Fairfield went 15-1 and advanced to its first state championship game before falling. Rose was named Texas’ Associated Press Class 3A Offensive Player of the Year but finished the season with almost no FBS opportunities.

“Pretty much everything you would think a kid needed to accomplish to get a big-time offer, I feel like I did it my senior year,” Rose said. “The numbers, the yards, the grades, I had everything to line up with receiving a big-time offer, but I never got it. It got kind of frustrating to the point where I didn’t even know if I wanted to pursue it anymore.”

Minding his mother

New Mexico State came into the picture late, inviting Rose for a campus visit just weeks before the NCAA’s spring signing day in 2014.

He didn’t want to go.

“I was feeling down about not getting more attention,” Rose said, “but my mom wasn’t having it. She said, ‘No, you can’t do that. New Mexico State’s coaches cared enough to call you and saw something in you. You have to hear them out.'”

When the Roses arrived in Las Cruces, Larry’s outlook changed.

“I instantly got a good vibe,” he said. “I’d never seen mountains — we don’t have them in Texas — so I liked the view.”

The family also got a good vibe from Martin, his staff and NMSU’s players.

“I told his dad (Larry Rose, Jr.), ‘You know he’s going to commit, right?'” Yvonne recalled. “He said, ‘He’d be crazy not to.'”

At the time Martin didn’t know he’d won the lottery, but he felt pretty good about his odds.

“I fell in love with Larry when I saw him in recruiting,” Martin said. “He’s got the vision and ability to make people miss, even right in the hole, that very few running backs have. Plus, he’s a bright young man and you could see he was very hungry to prove himself. I was pretty sure we had something special with him.”

Rose laughed when asked how close he came to canceling his recruiting visit to Las Cruces.

“Well, if it wasn’t for my mom I might be at Abilene Christian right now,” he said. “Mom always knows what’s best.”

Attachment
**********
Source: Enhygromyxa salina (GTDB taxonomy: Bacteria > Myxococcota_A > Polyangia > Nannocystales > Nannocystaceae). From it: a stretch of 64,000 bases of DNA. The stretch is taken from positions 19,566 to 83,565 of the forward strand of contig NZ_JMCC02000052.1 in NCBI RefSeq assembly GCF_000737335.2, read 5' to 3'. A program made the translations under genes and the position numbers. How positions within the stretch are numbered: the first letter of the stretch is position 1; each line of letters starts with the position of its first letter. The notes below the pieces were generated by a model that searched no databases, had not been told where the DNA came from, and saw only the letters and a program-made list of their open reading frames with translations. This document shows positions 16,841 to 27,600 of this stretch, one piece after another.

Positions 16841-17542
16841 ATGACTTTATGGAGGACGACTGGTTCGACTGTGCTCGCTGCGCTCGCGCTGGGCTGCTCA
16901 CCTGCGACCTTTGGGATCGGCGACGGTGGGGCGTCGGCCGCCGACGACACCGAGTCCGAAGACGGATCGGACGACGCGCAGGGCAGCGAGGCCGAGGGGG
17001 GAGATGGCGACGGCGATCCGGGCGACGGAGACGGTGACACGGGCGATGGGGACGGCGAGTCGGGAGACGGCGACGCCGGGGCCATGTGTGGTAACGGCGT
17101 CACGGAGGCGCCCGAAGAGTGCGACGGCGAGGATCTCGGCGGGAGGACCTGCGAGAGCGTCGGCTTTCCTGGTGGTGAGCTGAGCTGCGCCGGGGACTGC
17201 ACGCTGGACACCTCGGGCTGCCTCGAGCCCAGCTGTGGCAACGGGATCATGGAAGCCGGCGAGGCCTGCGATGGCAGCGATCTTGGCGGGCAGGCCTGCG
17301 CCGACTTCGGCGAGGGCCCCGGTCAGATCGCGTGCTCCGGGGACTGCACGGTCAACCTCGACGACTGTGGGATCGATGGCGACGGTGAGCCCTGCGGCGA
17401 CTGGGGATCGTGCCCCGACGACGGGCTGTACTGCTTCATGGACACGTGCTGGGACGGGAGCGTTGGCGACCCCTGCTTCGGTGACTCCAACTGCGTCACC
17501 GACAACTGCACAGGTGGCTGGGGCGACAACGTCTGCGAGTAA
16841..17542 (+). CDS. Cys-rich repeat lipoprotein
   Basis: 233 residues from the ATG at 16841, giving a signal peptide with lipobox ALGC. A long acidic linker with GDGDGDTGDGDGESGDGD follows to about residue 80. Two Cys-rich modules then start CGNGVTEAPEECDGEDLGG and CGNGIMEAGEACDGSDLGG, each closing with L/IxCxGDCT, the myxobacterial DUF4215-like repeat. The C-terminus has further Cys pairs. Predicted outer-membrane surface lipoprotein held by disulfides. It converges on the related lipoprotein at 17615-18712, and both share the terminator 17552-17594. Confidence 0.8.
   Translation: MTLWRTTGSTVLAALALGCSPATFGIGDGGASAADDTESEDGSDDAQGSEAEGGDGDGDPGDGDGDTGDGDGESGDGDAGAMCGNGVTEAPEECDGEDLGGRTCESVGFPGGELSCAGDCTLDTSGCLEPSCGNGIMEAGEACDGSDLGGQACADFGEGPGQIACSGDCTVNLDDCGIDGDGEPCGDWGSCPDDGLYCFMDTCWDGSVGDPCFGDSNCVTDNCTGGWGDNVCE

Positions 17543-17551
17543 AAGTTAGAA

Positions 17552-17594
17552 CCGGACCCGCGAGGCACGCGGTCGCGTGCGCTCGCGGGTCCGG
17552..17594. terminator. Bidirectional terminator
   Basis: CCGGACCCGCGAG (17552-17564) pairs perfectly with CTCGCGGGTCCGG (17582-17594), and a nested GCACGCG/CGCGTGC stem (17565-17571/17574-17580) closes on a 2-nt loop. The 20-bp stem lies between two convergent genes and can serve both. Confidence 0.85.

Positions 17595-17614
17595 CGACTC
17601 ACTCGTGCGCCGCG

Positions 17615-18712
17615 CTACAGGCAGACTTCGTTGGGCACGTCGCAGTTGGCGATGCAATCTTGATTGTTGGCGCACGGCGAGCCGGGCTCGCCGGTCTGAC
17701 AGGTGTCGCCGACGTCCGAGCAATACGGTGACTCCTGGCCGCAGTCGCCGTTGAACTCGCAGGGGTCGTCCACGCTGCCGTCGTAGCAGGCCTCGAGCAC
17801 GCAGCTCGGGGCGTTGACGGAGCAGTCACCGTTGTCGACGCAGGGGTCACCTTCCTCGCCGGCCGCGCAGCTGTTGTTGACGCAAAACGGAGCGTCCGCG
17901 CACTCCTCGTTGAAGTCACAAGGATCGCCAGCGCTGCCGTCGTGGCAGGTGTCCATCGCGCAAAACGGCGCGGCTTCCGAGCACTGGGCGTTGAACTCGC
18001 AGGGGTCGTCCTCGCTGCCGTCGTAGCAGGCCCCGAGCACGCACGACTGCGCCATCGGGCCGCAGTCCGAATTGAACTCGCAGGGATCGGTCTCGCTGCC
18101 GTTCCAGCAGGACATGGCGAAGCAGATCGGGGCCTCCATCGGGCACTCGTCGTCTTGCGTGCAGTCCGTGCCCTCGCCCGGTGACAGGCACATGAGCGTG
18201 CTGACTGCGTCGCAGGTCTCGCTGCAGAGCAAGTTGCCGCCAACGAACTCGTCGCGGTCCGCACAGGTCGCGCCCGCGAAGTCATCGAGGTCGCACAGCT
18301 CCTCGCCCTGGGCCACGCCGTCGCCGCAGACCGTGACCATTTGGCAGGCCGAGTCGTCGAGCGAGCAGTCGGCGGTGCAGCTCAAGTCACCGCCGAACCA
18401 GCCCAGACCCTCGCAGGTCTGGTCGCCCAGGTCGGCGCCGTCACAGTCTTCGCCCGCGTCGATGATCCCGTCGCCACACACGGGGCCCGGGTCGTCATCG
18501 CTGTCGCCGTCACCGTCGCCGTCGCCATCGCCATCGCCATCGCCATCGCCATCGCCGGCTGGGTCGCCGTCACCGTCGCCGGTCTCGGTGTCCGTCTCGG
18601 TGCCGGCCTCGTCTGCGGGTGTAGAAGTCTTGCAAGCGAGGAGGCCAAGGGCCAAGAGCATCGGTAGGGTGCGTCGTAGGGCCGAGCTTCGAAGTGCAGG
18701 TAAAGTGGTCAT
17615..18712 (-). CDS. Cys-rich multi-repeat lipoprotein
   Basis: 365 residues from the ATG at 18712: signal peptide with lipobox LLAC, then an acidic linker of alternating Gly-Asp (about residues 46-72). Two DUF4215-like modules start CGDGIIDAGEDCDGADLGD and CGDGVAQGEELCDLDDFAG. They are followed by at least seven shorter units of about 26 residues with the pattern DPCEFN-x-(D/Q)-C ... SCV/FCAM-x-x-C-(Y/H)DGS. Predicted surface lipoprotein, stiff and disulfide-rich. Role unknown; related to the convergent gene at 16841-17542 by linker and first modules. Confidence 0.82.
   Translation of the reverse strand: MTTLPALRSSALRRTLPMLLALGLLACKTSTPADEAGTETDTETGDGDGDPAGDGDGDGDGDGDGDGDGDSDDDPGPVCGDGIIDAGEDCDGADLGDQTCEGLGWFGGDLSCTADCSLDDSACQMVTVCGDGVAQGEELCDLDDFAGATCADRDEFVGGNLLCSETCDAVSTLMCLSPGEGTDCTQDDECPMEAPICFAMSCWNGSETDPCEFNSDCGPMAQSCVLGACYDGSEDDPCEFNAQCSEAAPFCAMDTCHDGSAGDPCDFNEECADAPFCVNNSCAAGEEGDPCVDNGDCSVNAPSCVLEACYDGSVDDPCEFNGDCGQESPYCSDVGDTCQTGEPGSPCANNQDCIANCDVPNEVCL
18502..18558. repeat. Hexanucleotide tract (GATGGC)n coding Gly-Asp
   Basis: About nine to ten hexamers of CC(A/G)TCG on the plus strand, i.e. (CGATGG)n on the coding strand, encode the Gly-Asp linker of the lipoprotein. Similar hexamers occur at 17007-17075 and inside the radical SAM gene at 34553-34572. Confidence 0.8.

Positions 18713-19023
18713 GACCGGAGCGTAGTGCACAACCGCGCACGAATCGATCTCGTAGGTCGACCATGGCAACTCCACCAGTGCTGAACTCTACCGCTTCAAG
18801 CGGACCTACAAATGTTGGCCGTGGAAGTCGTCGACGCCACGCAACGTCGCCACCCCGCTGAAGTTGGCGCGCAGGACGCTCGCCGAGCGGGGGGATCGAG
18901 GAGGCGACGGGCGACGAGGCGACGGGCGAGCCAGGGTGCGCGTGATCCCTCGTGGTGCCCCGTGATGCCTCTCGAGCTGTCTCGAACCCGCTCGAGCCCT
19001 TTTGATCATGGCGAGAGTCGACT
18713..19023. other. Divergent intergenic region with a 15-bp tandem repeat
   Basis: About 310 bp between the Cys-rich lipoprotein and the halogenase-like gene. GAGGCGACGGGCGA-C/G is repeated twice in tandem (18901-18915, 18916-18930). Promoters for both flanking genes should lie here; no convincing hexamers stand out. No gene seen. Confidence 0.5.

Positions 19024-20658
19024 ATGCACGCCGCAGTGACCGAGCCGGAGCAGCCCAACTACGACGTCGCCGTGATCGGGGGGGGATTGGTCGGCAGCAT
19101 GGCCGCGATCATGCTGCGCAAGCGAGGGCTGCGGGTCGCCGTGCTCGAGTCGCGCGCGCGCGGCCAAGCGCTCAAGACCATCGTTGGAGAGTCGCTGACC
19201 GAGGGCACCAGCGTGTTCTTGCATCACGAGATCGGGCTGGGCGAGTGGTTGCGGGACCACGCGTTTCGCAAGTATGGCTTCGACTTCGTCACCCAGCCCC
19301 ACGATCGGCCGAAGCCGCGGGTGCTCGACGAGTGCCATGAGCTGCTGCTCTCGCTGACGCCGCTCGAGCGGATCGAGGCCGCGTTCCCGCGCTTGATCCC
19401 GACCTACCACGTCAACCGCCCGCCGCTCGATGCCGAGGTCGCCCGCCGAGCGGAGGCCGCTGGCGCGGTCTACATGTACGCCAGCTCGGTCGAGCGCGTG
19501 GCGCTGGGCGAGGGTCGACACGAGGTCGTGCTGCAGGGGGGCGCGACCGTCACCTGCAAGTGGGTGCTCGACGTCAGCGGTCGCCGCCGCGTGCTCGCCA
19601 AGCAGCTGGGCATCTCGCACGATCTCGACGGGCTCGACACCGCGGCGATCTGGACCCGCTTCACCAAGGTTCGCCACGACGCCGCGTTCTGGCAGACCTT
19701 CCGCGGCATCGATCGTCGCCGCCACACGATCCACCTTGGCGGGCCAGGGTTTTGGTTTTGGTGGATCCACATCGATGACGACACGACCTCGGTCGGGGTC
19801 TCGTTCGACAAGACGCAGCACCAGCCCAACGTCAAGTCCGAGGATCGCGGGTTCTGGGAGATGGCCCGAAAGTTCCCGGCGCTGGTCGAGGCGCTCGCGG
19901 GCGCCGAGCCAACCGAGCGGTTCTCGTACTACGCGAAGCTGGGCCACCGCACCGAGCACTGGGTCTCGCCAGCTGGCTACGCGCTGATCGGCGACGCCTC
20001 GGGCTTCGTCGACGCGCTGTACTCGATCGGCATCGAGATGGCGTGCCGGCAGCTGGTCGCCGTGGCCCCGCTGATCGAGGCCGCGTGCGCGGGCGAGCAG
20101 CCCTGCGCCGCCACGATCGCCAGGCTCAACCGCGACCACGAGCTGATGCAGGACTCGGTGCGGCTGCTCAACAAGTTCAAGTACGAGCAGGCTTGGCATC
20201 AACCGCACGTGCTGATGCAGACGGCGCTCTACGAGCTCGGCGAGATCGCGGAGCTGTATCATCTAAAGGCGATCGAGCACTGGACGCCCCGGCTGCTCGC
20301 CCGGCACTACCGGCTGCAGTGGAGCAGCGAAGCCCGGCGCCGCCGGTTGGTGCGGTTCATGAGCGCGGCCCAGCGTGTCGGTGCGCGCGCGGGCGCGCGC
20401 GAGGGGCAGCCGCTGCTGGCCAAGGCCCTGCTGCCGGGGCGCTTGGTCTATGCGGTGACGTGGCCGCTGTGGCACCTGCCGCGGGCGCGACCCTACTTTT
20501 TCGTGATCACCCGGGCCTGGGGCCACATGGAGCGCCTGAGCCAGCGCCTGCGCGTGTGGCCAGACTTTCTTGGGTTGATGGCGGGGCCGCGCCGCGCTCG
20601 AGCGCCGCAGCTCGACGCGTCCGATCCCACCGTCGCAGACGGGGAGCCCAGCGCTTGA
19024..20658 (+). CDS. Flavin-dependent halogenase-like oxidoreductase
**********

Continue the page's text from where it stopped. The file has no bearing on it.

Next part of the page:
Making his mark

Rose blossomed quickly upon arrival at New Mexico State. He routinely made head-turning plays in his first fall camp, frustrating defenders and making offensive linemen smile.

“I’ve seen running backs come and go,” senior offensive lineman Abram Holland said, “but Larry’s special. If something’s messed up, he can turn it into a positive. If we give him a hole, even a tiny one, watch out. A guy like that makes you want to bust your butt even more.”

Putting on pounds proved tougher than picking up yards. Rose earned a starting spot and rushed for more than 1,400 yards as a freshman, but his weight dipped from 180 pounds to 170 by season’s end.

To survive as the Aggies’ primary ball-carrier, Rose knew he needed to bulk up. Dietary changes and exhaustive workouts helped him build to 184 pounds last season. This summer he topped out at 190.

“When it’s all said and done, 200’s the goal,” Rose said. “Better for taking the pounding. But sometimes being a little smaller’s better. They can’t hit what they can’t see.”

Rose doesn’t mind setting numerical goals for his weight, but on-field statistics are another story. He doesn’t dwell on yardage totals, career lists or even the possibility of playing in the NFL someday. Staying in the moment, Rose says, got him this far.

“What God means for you is going to happen,” he said, “and that’s whether I think about it or I don’t. I’m just here to play ball and have fun right now.”

As one might expect, Rose’s fun factor is tied to New Mexico State’s success. He badly wants to lead the Aggies to their first winning season since 2002 and their first bowl berth since 1960.

“I want to do everything I can,” Rose said. “I don’t mind the pressure being on me. At the end of the day I feel like I’m built to handle whatever’s thrown at me. We can make it happen, I know we can.”

NMSU (2-3, 1-1 Sun Belt) does not have much room for error, especially considering one of its remaining seven games is a paycheck affair at No. 6 Texas A&M. Still, Martin likes his odds much better with a healthy Rose in the lineup.

“When you have a horse, you ride him,” Martin said. “Larry’s our horse.”

Provided Rose stays healthy, Martin can envision him challenging NMSU’s career rushing mark and playing at the next level. Martin coached New England Patriots wideout Julian Edelman at Kent State and sees similar traits in Rose.

“He’s got that drive and commitment to keep improving,” Martin said. “Edelman was the same way. I could certainly see Larry playing in the NFL because of how well he does in the passing game. He could be an excellent third-down back at the very least.”

If so, Yvonne Rose may start feeling — and acting — like a lottery winner.

“I always believed he could excel in college,” she said, “and I know he’s gifted enough to do it at the next level. We don’t know what the future holds, but if he makes the NFL and you see a crazy mom running alongside him in the stands, that’ll be me.”